Welcome to the HCS Big 12 basketball mailbag, our first of the 2021-22 Big 12 men’s and women’s basketball season.
This mailbag is for all you basketball junkies out there who root for a Big 12 school that not only have questions about your team, but other teams in the conference. So, join me, grab your favorite drink (I’m sipping a little Tito’s and soda tonight), and relax as I answer all your Big 12 questions.
For those interested, I will send out a tweet (@PostinsPostcard) every Thursday until 5 PM CT for you to send in your questions to be answered every Friday right here at Heartland College Sports. And our site owner, Pete Mundo, will solicit questions on our Facebook page.
I want to thank each one of you who submitted a question this week and for those reading. For future reference, feel free to answer questions about men’s and women’s basketball, as we’ve added women’s Big 12 coverage to our HCS content this season.
Note: We had so many GOOD questions that we’ll have an ‘overflow’ mailbag on Monday. So watch for that.
AP_Dubya on Twitter asks: What depths of mediocrity must be achieved for K-State to part ways with Bruce Weber?
I see you’re not a Bruce Weber fan? And I can see why. Since that run of three straight NCAA Tournament appearances with Barry Brown Jr., Kamau Stokes and Dean Wade, the Wildcats are 28-46. Right now, the Wildcats are the only two-loss team in the Big 12.
The complexion of college basketball has changed in the past year with the transfer portal and Name, Image and Likeness. Kansas State has been best under Weber when he’s had time to develop talent. But, after Brown, Stokes and Wade left, I believe he and his staff didn’t do a good enough job of developing the talent behind those three. That’s a big part of the reason K-State is in the predicament they’re in.
I like some of the young pieces the Wildcats have, most notably Nijel Pack. I love the way they played against Texas on Tuesday. But, they still lost. Weber, to me, has the hottest seat in the conference and it’s really not close. A third losing season, combined with the shifting landscape of the college game, may force athletic director Gene Taylor’s hand in looking for a new head coach. If you recall, he ‘evaluated’ Weber last year, whatever that means. I see this as Weber’s last chance. If the Wildcats have another season like the last two, I think Weber may be looking for work.
And I’ll tell you something else — how quickly Iowa State head coach T.J. Otzelberber has turned around the Cyclones isn’t going to help matters. Seeing what Kansas State’s ‘Farmageddon’ rival is doing now has to sting just a little bit in Manhattan.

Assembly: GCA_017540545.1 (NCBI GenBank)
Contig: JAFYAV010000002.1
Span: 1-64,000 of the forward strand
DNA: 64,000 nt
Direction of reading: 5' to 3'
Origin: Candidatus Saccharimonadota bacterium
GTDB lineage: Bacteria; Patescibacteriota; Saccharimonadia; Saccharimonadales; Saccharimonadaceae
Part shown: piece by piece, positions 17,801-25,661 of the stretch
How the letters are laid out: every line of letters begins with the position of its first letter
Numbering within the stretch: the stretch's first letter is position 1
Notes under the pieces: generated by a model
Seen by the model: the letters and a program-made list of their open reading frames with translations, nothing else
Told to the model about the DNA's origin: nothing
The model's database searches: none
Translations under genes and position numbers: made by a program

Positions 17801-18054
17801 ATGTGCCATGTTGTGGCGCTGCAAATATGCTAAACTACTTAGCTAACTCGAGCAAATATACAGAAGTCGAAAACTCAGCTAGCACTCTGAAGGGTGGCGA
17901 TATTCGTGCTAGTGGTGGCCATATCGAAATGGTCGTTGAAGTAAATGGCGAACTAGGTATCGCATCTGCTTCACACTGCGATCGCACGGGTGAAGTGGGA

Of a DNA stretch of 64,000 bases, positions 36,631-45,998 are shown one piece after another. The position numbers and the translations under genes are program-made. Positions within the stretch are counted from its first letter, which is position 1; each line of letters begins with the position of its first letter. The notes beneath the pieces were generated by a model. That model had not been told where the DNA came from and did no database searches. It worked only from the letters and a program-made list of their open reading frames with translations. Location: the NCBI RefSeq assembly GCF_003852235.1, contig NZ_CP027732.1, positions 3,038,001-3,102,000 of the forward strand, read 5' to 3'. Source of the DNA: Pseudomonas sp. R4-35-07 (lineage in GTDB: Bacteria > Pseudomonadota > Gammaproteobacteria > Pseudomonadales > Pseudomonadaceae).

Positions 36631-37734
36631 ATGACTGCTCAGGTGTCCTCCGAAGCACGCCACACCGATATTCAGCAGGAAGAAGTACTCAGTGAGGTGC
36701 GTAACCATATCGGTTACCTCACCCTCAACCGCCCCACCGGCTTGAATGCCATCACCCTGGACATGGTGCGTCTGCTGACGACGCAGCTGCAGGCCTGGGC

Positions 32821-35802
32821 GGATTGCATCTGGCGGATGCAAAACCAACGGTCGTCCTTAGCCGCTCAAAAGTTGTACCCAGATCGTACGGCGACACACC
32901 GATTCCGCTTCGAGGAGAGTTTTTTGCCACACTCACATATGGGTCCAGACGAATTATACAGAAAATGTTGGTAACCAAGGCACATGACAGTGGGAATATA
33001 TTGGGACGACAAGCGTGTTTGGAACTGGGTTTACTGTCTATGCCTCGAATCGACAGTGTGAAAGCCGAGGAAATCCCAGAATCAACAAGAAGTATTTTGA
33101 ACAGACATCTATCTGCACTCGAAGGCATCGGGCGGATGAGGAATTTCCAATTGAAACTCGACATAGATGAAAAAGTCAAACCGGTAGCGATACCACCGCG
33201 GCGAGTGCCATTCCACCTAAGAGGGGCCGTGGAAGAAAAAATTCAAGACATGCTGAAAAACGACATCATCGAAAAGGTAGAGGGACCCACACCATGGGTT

DavidHornbeak on Twitter asks: How many Big 12 losses does the conference champ have at the end of the year?
Note that David isn’t asking ‘who’ will win, just how many losses the Big 12 champ will have. It’s an interesting question. I have my thoughts on who will win the men’s and women’s regular-season crowns. But, let’s stick to the question, shall we?
Men: Two losses.
Women: Four losses.
It’s like the ‘Ozark’ Season 4 preview I just saw today — ‘No One Gets Out Clean.’
AsherWright3 on Twitter asks: How does the future look at OU with Porter Moser?
I like what Moser has done there so far. He inherited a similar situation to T.J. Otzelberger at Iowa State — a lot of players transferred away. OU lost a little less in keeping Elijah Harkless and Umoja Gibson. But they had to replace Austin Reaves, De’Vion Harmon and Brady Manek. Plus, the pipeline of young talent that Lon Kruger left basically disappeared.
Moser turned it around mostly with the transfer portal, snagging Kansas’ NCAA Tournament nightmare from a season ago in forward Tanner Groves (along with his brother, Jacob), Duke guard Jordan Goldwire and accelerating the development of holdovers like Jalen Hill. It’s come together faster than I thought it would. The Sooners look like an NCAA Tournament team this year.
The future? Well that all depends on how Moser wants to build the program. At Loyola-Chicago, he was used to recruiting and developing talent. At Oklahoma, he has far more resources, and I’m interested to see if he will lean more toward transfers or recruiting. Right now, he has a two-player 2022 recruiting class, both of which are four-star players and Top 125 recruits, per 247Sports.com. But, neither are in-state guys. He’s going to have a fight on his hands with Oklahoma State’s Mike Boynton Jr. for the kids in Norman, Oklahoma City and Tulsa. Boynton has in-state credentials built up that Moser can only acquire with time. And the fight won’t end when OU migrates to the SEC.
The jury is out on what his philosophy will be at OU, in terms of procuring players. But Moser has a track record for developing talent, fielding competitive teams and getting them to buy into his system, particularly on defense. To me, the future baseline is 20-win seasons under Moser, with the ceiling determined by how he goes about gathering talent.
Carlos Contreras on Facebook asks: This question is for Pete … So we know you hate Baylor football but is it just Baylor football or the whole athletics department?
Carlos, c’mon. Pete doesn’t hate Baylor. He’s tailgated there. He’s partied with the Waco folks. Pretty sure his wife made him go to the Magnolia once. They’re good people down there. We’re good friends with the folks at SicEm365.com. Nothing but love, man.
And massive respect to that athletic department and what it’s done in the last 12 months. A national championship in men’s basketball, an Elite Eight appearance in women’s basketball and a Big 12 championship in football. And let’s toss in that Elite Eight appearance for women’s volleyball. Combine ALL that with traditional quality of the baseball and track and field programs, and it’s the golden age of Baylor sports. Plus, that new basketball arena is coming soon. I can’t wait to cover a game there.
You can find Matthew Postins on Twitter @PostinsPostcard.